What campaigns have you started? Your experiences so far?

    Also haven't run Genesys yet (but it will 70% be the next game I run), in which case, I've already mostly completed a Roman Republic adaptation (thanks to folks on this forum), and I've a mind to try a few other re-skinnings for something Honor Harrington or Traveller.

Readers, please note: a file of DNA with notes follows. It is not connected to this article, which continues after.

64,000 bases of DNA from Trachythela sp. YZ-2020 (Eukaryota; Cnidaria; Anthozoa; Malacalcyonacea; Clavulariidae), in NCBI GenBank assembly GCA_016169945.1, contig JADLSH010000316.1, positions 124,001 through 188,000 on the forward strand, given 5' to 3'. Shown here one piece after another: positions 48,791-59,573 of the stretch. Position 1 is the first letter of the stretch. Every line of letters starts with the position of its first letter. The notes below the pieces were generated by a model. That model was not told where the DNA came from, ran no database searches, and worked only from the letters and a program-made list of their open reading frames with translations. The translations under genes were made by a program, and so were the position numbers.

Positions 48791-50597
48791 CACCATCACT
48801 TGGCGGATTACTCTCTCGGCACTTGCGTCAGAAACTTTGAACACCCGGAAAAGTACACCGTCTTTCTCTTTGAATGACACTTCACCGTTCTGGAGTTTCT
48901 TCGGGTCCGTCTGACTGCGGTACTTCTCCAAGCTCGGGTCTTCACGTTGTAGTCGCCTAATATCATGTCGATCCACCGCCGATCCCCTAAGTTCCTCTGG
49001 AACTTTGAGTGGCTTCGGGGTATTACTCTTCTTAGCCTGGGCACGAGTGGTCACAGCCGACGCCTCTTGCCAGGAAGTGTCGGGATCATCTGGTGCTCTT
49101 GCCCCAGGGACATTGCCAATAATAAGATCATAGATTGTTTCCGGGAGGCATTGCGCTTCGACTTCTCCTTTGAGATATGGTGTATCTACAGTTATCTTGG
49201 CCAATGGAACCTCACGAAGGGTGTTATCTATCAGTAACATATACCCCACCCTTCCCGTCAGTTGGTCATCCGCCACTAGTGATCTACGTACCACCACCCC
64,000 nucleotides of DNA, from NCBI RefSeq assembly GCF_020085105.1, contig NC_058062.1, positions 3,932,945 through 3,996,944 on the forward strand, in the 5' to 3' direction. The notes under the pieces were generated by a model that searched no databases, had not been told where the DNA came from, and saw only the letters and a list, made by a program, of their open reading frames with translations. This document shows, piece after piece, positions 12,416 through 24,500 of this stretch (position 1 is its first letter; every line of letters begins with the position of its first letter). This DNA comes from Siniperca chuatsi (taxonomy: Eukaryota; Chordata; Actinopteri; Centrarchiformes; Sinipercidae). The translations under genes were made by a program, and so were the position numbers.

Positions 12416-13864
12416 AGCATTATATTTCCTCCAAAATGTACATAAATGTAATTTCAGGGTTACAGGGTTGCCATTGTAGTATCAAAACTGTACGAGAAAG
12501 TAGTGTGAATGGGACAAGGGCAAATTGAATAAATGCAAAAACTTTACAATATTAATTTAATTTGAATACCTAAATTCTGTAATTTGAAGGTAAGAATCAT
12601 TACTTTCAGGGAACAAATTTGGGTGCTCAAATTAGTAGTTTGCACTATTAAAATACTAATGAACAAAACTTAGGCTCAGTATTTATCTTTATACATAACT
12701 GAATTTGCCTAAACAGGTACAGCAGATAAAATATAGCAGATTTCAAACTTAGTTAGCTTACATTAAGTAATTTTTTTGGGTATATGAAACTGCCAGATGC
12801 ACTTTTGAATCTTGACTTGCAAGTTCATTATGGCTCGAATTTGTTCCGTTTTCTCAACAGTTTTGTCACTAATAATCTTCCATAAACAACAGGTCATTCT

8. StanTheMan

    Social Status and Wealth